Studies have also shown atheists to be under-represented in criminal statistics. And other indicators point in the same direction. Countries with the highest rates of atheism are the same countries that turn out to be the most charitable, whether measured by the percentage of wealth devoted to social welfare or the percentage given in aid to people developing countries.


    The Moral Record of Christians and Freethinkers Compared

    If Christianity provided a reliable guide to morality or encouraged moral behaviour among its adherents, then we should expect to see recuring patterns accross time and space where Christian societies are visible superior in moral behaviour compared to others.

    The most visible contrast should be seen between Christian believers and those who utterly reject Christianity and indeed all religions. If the Christian claims to a superior morality reflected the truth then we might reasonably expect to find Christians promoting moral behaviour and atheists and other rationalists oposing them. So let's make some comparisons and see who has the better record of leading moral developments.

    The Moral Record of Christians and Freethinkers Compared >>>



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    § The term Freethinker refers broadly to anyone who rejects religious dogma. Here it is used to cover atheists, agnostics, deists, pantheists and humanists including Unitarians.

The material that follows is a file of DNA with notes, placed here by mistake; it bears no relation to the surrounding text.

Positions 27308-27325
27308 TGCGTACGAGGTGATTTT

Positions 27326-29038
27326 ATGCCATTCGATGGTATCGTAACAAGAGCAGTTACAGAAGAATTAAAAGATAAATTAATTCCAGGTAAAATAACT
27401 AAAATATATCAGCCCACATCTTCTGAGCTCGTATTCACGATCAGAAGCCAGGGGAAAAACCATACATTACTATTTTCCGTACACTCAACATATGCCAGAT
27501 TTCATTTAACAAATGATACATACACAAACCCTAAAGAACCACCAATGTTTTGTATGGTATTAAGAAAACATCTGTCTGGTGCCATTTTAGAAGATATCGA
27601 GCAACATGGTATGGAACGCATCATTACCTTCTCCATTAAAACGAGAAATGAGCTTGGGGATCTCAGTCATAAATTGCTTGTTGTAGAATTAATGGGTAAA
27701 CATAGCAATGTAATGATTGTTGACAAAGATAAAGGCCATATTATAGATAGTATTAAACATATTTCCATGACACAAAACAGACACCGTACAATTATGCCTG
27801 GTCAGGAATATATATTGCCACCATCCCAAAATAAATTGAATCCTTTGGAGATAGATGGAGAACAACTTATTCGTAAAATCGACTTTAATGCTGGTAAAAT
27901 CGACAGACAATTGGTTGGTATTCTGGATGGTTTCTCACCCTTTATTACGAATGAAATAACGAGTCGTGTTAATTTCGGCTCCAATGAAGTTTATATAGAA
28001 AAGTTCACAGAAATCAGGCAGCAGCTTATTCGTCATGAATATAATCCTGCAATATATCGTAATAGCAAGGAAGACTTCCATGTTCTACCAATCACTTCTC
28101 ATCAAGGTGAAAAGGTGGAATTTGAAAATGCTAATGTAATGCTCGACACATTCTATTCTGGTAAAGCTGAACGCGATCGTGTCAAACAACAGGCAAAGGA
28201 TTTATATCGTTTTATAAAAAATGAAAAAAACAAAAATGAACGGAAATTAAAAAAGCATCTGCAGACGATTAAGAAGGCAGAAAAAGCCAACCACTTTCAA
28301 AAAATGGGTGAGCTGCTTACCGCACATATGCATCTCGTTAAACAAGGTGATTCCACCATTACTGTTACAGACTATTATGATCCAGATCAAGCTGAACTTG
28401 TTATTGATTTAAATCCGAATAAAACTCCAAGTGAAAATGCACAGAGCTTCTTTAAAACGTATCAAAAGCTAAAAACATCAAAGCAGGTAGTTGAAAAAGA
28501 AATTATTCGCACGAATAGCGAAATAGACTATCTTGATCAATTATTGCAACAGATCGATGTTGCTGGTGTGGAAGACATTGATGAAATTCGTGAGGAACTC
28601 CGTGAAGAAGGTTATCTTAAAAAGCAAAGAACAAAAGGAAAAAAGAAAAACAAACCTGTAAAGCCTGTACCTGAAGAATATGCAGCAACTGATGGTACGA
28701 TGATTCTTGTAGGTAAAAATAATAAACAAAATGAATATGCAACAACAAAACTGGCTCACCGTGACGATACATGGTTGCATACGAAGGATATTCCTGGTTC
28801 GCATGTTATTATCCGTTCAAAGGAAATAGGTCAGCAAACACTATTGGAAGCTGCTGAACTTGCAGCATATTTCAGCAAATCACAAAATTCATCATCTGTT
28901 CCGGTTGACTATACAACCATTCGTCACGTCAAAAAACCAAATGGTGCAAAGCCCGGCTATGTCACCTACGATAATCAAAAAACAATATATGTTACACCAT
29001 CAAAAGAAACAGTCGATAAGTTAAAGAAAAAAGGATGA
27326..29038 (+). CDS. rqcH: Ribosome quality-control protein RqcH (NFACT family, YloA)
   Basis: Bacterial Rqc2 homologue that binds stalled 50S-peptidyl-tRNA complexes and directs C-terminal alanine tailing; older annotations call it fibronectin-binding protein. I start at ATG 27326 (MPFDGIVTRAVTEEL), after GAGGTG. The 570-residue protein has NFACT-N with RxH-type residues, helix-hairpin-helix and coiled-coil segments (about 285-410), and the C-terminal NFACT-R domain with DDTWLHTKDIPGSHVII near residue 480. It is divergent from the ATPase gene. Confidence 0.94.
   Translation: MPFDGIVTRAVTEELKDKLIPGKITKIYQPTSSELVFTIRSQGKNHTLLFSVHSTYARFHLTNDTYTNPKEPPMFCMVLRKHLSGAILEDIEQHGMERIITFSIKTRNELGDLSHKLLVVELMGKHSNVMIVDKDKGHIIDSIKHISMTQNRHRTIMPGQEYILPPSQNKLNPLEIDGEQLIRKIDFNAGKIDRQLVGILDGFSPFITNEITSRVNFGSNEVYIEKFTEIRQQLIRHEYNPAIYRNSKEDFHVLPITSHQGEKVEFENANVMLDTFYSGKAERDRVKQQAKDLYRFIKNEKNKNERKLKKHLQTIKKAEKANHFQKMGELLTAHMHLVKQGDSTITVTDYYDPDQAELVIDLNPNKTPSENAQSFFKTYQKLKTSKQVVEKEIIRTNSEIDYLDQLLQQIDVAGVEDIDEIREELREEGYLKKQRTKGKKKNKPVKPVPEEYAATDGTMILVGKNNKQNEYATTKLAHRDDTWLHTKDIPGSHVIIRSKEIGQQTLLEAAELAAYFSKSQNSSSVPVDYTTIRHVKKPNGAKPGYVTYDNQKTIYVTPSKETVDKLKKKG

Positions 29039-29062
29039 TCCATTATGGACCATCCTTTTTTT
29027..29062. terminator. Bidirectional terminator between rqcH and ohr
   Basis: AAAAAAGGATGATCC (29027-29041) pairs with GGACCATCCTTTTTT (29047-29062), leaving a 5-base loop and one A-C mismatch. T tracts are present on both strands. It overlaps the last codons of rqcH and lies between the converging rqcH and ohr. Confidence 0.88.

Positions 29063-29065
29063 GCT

§ How natural selection could account for apparently unlikely forms and behaviours (such as altruism and other such "moral" activities) is a favourite topic of evolutionary biologists. See for example Dawkins, The Selfish Gene and The Blind Watchmaker, and Ridley, The Red Queen.

    § The question of "moral" behaviour in animal societies is dealt with lucidly by Margaret Knight, Honest to Man: Christian Ethics Re-examined ( London, 1974).

    § For a detailed list of God's killing of millions, as recorded in His own Holy scripture, see Satan's eleven are recorded in the book of Job — all with God's permission.

    § Mark Twain, Thoughts of God, cited by Knight, Humanist Anthology, pp 77-8.

    § Robert Ingersoll, The Gods (1876), cited by Knight, Humanist Anthology, p 76.

    § Baron d"Holbach, Good Sense, 1772 Ch LXXXIX.

    § John Stuart Mill, selection from An Examination of Sir William Hamilton's Philosophy, cited by Peterson et al, Reason and Religious Belief, p 105.

    § A. J. Ayer, The Humanist Outlook (1968), cited by Knight, Humanist Anthology, p 132.

    § This new area of scientific endeavour has proved fruitful. See for example Robert Write, The Moral Animal — Why We Are The Way We Are — The New Science Of Evolutionary Psychology, (Vintage Books, New York), 1994.

    § Jeremy Bentham, Deontology, or the Science of Morality (1834), vol. II, Ch 1.

    § Jeremy Bentham, Commonplace Book.


    § Based on figures available from the OECD in 2007.